When The Huffington Post was getting ready to launch Highline last year, its editors weren't wringing their hands (publicly) about drawing tons of eyeballs to their stories.

Greg Veis and Rachel Morris, two transplants from the New Republic, just wanted to publish good, quality narrative journalism once a week. And they were betting readership would follow.

A year, dozens of stories and several journalism honors later, both say their bet has paid off.

"It's always nice to have data support what you want to exist in the world," Veis told Poynter in an interview Thursday.

Morris chimed in.

"At times you get really idealistic and think: Oh, people have this real hunger for things that are high quality and things that are gorgeously written," she said. "And when it turns out that that's it's true, it's really heartwarming."

Although Morris and Veis declined to disclose traffic data, The Huffington Post says that stories from Highline — the company's ambitious longform journalism venture — are consistently among the site's best-read stories. Highline's top performing stories include a harrowing narrative by Jason Cherkis examining the rape of Runaways bassist Jackie Fuchs and an in-depth examination of child imprisonment that was a finalist for the Livingston Award. Clickbait this isn't.

The early traction Highline has gotten among general-interest readers and media types alike might be the motivation for an announcement Thursday that The Huffington Post is bringing aboard three contributing writers to the longform venture. The announcement marks the first time Highline has retained consistent contributors for the section; each will write about three pieces for Highline on an annual basis. The writers are:

  • Julia Ioffe, who recently wrote a much-discussed profile of Melania Trump and has contributed to The New York Times Magazine, The New Yorker and GQ, among others.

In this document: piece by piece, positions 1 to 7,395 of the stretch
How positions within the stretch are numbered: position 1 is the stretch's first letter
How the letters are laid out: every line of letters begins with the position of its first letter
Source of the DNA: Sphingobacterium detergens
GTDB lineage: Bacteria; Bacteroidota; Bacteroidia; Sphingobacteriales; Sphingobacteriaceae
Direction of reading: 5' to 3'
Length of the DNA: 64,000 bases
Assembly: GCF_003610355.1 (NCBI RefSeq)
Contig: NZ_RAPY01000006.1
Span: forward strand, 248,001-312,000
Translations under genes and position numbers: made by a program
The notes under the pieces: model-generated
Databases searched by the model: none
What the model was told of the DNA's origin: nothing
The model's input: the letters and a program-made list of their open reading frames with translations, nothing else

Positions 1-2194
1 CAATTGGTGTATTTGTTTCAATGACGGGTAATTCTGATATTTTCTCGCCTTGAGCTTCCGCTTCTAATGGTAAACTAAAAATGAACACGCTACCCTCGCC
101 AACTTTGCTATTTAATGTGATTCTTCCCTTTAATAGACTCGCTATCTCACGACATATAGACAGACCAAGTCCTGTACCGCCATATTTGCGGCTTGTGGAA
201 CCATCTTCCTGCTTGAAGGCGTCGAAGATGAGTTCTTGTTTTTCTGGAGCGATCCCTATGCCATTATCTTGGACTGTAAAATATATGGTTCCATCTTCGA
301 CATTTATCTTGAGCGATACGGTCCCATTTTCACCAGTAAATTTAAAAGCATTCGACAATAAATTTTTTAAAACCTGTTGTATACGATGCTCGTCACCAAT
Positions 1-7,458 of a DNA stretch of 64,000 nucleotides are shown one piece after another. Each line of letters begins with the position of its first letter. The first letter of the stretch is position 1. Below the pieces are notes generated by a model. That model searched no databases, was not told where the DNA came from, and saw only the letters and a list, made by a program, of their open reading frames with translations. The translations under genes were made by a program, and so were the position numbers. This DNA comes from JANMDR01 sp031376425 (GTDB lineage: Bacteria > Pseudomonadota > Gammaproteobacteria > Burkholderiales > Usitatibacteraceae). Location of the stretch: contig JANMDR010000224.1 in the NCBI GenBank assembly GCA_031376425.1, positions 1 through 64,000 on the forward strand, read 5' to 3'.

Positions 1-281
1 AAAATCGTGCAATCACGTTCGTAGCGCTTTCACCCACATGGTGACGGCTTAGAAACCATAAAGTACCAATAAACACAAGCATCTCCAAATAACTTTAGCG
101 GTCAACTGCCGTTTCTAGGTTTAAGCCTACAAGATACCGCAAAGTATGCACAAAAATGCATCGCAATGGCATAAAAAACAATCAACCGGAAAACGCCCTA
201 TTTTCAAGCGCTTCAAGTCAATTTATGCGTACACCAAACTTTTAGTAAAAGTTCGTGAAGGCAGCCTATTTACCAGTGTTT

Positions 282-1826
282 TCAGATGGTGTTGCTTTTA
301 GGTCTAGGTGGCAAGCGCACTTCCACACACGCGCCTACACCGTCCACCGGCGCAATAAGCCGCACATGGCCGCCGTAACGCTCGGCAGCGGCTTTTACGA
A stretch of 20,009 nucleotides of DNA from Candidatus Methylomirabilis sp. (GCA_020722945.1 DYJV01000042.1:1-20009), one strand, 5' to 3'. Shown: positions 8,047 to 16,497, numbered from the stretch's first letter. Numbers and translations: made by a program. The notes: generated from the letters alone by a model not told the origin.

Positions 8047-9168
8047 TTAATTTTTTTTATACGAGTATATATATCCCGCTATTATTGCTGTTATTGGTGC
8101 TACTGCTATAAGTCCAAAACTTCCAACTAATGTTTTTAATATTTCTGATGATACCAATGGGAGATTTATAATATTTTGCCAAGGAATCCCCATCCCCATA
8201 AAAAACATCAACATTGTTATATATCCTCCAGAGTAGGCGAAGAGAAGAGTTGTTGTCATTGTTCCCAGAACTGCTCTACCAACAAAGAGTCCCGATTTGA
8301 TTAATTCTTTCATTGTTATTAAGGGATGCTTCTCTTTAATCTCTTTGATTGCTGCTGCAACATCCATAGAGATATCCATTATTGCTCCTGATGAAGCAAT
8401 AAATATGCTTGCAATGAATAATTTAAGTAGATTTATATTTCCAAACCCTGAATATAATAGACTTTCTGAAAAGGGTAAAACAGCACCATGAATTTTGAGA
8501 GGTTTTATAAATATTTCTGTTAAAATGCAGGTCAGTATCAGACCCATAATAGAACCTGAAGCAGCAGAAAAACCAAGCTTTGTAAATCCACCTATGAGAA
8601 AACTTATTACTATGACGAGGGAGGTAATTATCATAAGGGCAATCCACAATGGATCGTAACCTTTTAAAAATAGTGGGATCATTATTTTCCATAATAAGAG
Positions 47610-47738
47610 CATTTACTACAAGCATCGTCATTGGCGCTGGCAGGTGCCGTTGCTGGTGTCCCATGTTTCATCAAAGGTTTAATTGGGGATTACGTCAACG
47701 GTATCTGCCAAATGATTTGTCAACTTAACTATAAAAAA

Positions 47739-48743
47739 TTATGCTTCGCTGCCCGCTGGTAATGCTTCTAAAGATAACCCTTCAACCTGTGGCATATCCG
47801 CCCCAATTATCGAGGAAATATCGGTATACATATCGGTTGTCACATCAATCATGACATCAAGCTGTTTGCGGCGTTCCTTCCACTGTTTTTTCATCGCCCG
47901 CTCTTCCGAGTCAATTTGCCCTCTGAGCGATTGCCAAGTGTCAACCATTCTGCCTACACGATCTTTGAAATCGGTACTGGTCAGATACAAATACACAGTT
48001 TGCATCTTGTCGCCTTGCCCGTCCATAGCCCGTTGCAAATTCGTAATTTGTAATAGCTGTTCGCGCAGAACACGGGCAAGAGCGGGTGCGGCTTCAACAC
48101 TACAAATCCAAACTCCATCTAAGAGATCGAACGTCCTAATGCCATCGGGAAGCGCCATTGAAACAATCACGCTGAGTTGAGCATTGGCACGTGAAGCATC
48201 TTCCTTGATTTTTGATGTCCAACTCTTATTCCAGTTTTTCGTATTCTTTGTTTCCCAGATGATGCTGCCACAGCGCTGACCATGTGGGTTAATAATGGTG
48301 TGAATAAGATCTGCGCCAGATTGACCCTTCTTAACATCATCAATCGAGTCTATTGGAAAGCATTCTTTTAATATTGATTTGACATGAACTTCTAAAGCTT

• Jason Fagone, a deep digger whose work has appeared in The New York Times, GQ and WIRED.
  • Luke O'Brien, a contributor to POLITICO magazine, who has written profiles of Michael Bloomberg and Tina Brown.

Also coming aboard Highline as a contributing editor and producer is Michael Hobbes, who has written for The New Republic, Slate, Foreign Policy and Pacific Standard.

Arianna Huffington, the co-founder and editor in chief of The Huffington Post, said a longform venture in the mode of Highline was long in the making for HuffPost. The site had previously created The Huffington Post Investigative Fund, a nonprofit venture that aimed to tackle "a wide-range of investigative journalism created by both staff reporters and freelance writers."

"I had been wanting to build a longform department at HuffPost for a while and it was question of finding the right editors to lead it," Huffington said. "During my conversations with Rachel and Greg after they left the New Republic, I knew that we had found the leaders we were waiting for, and everything they've done over the past year to build Highline has exceeded all our expectations."

Highline's success with longform content fits into a growing consensus that readers are willing to consume ruminative content in the age of the smartphone. A report from the Pew Research Center last week noted that readers spend more than twice the amount of time reading and scrolling through articles longer than 1,000 words than they do on short-form stories.

That trend also describes Highline. More than half of its audience reads on mobile, with the average person spending nearly 40 percent more time on a single Highline than other HuffPost stories, according to a statement from the company.

"Sometimes you just find these pockets of people who really care about these subjects," Morris said. "And you didn't even know they existed, but they find you and then they start sharing and the story takes on a life of its own."

What's next for Highline? In the coming year, Veis says he and Morris will push to do more multimedia work now that they've gotten their footing at a digital-first news organization and discarded some of their print-centric tendencies.

"We have learned so much in terms of how to tell these stories differently and how to create something that's not just a print magazine story," Veis said. "So that to me is the most important thing I'm excited about for Highline season two."